Inter’s 2009 Summer Mercato: The Construction of a Treble Champion
2010 was a year to remember for Inter Milan: they became the first Italian side to ever win the treble (and just the sixth of all-time), edging out Roma in both the title race and Coppa Italia, before swatting aside Bayern Munich in the Champions League Final. Domestic success had come relatively easily for the Nerazzurri following the fallout of the Calciopoli scandal – but their Champions League triumph was 45 years in the making.
They achieved this under the leadership of José Mourinho; a manager notorious for his winning mentality, but also his brazen demands in the transfer market – the man knows what he wants, and will often sacrifice the long-term benefits of the club for the short-term success of trophies and titles in terms of his signings and personnel choices. Ahead of his Chelsea title win in 2014/15 for example, The Special One exclusively signed players over the age of 25, with the average age of his signings prior to the 2004/05 season averaging out at around the same figure.
Mourinho – working with Director of Football Gabriele Orialli – cast the net slightly wider during the 2008 summer window, signing the likes of Sulley Muntari, Richardo Quaresma and Luis Jiménez. Despite romping to the Scudetto title, however, the signings proved wholly unsuccessful, with only Muntari managing more than 800 minutes of the new recruits during 08/09.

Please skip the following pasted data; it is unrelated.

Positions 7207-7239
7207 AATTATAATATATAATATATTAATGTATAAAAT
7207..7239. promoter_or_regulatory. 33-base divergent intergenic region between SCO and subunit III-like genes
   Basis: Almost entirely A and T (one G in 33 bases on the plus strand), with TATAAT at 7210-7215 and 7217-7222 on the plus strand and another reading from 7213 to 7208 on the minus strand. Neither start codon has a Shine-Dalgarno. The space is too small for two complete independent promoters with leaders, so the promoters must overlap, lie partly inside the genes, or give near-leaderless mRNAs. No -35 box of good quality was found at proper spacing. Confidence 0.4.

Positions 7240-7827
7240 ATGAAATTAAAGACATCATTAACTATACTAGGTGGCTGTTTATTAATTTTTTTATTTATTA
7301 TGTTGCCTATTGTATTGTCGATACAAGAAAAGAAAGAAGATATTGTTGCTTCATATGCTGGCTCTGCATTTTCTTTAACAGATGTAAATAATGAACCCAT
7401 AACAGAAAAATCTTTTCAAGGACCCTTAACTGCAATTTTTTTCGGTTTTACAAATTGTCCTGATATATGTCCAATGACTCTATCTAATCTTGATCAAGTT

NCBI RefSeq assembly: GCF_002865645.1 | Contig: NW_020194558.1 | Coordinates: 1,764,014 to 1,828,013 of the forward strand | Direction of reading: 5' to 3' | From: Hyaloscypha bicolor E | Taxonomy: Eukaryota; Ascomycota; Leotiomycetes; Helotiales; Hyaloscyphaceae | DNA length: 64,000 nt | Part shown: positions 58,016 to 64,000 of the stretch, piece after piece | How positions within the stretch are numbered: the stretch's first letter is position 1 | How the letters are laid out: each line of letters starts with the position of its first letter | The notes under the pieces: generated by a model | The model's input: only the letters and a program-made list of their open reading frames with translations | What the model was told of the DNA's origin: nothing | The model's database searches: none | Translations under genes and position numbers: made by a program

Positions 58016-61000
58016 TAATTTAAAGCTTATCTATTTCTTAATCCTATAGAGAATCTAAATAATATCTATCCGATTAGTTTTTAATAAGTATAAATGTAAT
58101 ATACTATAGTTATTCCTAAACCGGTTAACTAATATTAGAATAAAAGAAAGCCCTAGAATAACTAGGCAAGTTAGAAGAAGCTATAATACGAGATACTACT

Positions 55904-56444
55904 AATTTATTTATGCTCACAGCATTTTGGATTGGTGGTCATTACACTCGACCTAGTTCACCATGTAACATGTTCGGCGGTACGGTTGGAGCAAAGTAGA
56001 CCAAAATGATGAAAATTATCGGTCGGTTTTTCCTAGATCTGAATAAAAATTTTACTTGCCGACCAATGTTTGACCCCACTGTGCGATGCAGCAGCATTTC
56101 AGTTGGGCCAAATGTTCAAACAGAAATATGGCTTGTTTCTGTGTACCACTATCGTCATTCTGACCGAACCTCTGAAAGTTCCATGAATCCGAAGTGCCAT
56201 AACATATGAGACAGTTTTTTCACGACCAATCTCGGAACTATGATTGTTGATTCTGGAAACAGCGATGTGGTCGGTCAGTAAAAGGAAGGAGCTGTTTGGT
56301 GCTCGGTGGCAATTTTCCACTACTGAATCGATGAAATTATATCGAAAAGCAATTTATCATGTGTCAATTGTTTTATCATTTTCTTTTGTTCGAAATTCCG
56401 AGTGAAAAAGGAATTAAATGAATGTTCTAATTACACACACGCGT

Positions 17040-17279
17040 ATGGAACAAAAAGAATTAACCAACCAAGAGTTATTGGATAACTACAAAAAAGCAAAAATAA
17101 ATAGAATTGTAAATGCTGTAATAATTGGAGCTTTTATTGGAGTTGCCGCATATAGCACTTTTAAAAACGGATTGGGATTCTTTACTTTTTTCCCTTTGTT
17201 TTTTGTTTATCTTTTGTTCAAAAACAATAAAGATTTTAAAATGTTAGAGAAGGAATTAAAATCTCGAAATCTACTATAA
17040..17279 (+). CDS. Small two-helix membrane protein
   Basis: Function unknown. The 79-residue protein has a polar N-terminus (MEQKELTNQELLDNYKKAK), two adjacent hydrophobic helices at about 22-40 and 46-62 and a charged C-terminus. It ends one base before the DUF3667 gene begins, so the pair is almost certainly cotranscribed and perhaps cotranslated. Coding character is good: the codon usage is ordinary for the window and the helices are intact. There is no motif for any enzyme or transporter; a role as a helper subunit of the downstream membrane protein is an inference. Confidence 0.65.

However, in 09/10, Inter added more experienced heads to the squad in a bid to not only retain their Serie A title, but go all the way in Europe following a disappointing round of 16 exit to the hands of Manchester United the season previous.
We’re going to take a look at that £54m figure and see how José went from the bones of a good team, to creating the all-conquering machine we witnessed during 2009/10,
Marko Arnautović – loan – FC Twente
While there are many bit-part players who own big winners medals, few are spoken of as much as Marko Arnautović. During his time at Stoke, the Austrian featured alongside the likes of Bojan, Xherdan Shaqiri and Ibrahim Affelay as the Potters amassed a cluster of Champions League-winning fringe players. He also had ‘CL Winner 2010’ embroidered onto future match-worn boots, despite not playing a minute in that competition.
He didn’t feature much more in the league, either, as the current Bologna man made three appearances and played just 56 minutes in total during his only season in Milan, before heading back to FC Twente when his loan expired.
In the decade since, Arnoutović established himself as a Europa League quality player who maybe could have played consistently in the Champions League, but Mourinho himself cited attitude problems during his spell at San Siro and perhaps that’s what prevented him from establishing himself in Milan.